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Introduction to Mathematica

Course Outline

Mathematica is a powerful computational tool for engineers and scientists. In this lesson, you will learn the development history and basic features of Mathematica. In particular, you will learn how to enter text, build mathematical expressions, create graphs, make interactive models, and utilize data. You will also see a complete example built within the Mathematica environment.

This course includes a multiple-choice quiz at the end, which is designed to enhance the understanding of course materials.

Learning Objectives

At the conclusion of this course, the student will:

Course Introduction

Math is everywhere and in everything. From bridges to high-rises, from roller-coasters to the space shuttle, math is critical to today's high-tech society. Mathematica by Wolfram Research makes math easy and approachable for users from college students to professional engineers who are at the cutting edge of some of the most important and demanding technical environments in the world.

Mathematica is a valuable technical computing tool for engineers and architects. You can think of Mathematica as a combination of

Mathematica provides a rich problem-solving environment that gives you a wide variety of analysis and visualization tools. Unlike other technical software, Mathematica does math the same way you do. That is because it looks and works like a scratchpad and pencil. Mathematica's on-screen interface is a blank notebook on which you can enter equations, graph data or functions, and annotate with text - anywhere on the notebook.

Mathematical expressions in Mathematica look the way you would see them in a textbook or a reference book. The only difference is that Mathematica's equations and graphs are live, which means Mathematica recalculates the math and redraws the graphs every time you change any data, variable, or equation in a notebook. This feature in Mathematica is called "Computable Document Format."

In addition to the Computable Document Format, another important feature that sets Mathematica apart from other technical computing tools is its built-in support for units. Mathematica can handle unit conversion automatically within a worksheet.

Therefore, the technical documents prepared using Mathematica can be easily understood and verified by others. In addition, using Mathematica in your work can relieve you from tedious and repetitive design calculations, eliminate arithmetic errors, and produce quality design calculations.

Course Content

In this lesson, you will learn the historical background and basic features of Mathematica by watching the following videos:

1. Stephen Wolfram on the Background and Vision of Mathematica (27:12 video)
2. Announcing the Computable Document Format (CDF): Bring Documents to Life with the Power of Computation (19:26 video)
3. Hands-on Start to Mathematica: Notebooks (4:18 video)
4. Hands-on Start to Mathematica: Methods to get started (10:23 video)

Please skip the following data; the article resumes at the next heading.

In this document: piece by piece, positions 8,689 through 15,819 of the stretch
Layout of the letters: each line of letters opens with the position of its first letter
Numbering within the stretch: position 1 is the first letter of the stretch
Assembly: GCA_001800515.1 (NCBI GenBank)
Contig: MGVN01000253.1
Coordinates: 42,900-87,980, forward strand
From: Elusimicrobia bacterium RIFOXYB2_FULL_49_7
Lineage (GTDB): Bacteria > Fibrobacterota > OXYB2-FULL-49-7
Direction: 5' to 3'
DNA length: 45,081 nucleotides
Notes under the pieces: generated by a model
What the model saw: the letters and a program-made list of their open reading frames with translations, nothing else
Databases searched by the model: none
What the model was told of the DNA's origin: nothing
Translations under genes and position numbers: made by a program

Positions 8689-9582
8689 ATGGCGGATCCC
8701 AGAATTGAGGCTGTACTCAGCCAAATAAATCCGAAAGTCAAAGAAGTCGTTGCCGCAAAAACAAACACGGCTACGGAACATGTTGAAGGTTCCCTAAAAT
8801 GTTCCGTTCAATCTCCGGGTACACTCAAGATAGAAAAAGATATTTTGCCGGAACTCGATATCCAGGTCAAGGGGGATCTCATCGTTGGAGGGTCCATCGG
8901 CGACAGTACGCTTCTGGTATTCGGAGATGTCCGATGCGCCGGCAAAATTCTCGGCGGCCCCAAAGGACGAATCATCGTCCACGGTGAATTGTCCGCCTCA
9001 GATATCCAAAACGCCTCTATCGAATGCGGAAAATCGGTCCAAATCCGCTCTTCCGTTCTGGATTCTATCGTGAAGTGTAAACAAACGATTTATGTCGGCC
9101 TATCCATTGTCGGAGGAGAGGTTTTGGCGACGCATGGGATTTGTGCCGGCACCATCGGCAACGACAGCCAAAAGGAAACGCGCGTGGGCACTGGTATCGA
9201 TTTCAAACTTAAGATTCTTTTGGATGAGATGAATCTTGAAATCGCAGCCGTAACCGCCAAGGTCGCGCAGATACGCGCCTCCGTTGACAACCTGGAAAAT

5. Hands-on Start to Mathematica: Basic calculations (8:07 video)
6. Hands-on Start to Mathematica: Basic graphics (9:54 video)
7. Hands-on Start to Mathematica: Making interactive models (5:12 video)
8. Hands-on Start to Mathematica: Utilizing data (3:57 video)
9. Hands-on Start to Mathematica: Presentations (3:47 video)
10. Hands-on Start to Mathematica: Complete example (4:14 video)

and study the following tutorials:

11. How to Use Mathematica (PDF, 9 pages)
12. Introduction to Mathematica - A (PDF, 5 pages)
13. Introduction to Mathematica - B (PDF, 9 pages)

To gain a better understanding of the basic features of Mathematica, you need to download a copy of a free 30-day trial version of Mathematica from Once you install the software, you may try various commands and features within a notebook or access more commands of Mathematica in its Documentation Center. In addition, you may take General Mathematica Online Courses to learn the specifics of the Mathematica.

Course Summary

This course covers some of the basic features of Mathematica, which include interface features, graphical features, computational features, and text and document features. Through this online course, the student should be able to use Mathematica to solve some of the routine design problems in his/her design practice.

Related Links

For additional technical information related to this subject, please visit the following websites or web pages:

Wolfram Mathematica - Wolfram Mathematica 8 Documentation
Getting Started with Mathematica
Mathematica - Wikipedia

Once you finish studying the above Mathematica document and application files, you need to take a quiz to obtain the PDH credits.


Take a Quiz

DISCLAIMER: The materials contained in the online course are not intended as a representation or warranty on the part of or any other person/organization named herein. The materials are for general information only. They are not a substitute for competent professional advice. Application of this information to a specific project should be reviewed by a registered professional engineer. Anyone making use of the information set forth herein does so at their own risk and assumes any and all resulting liability arising therefrom.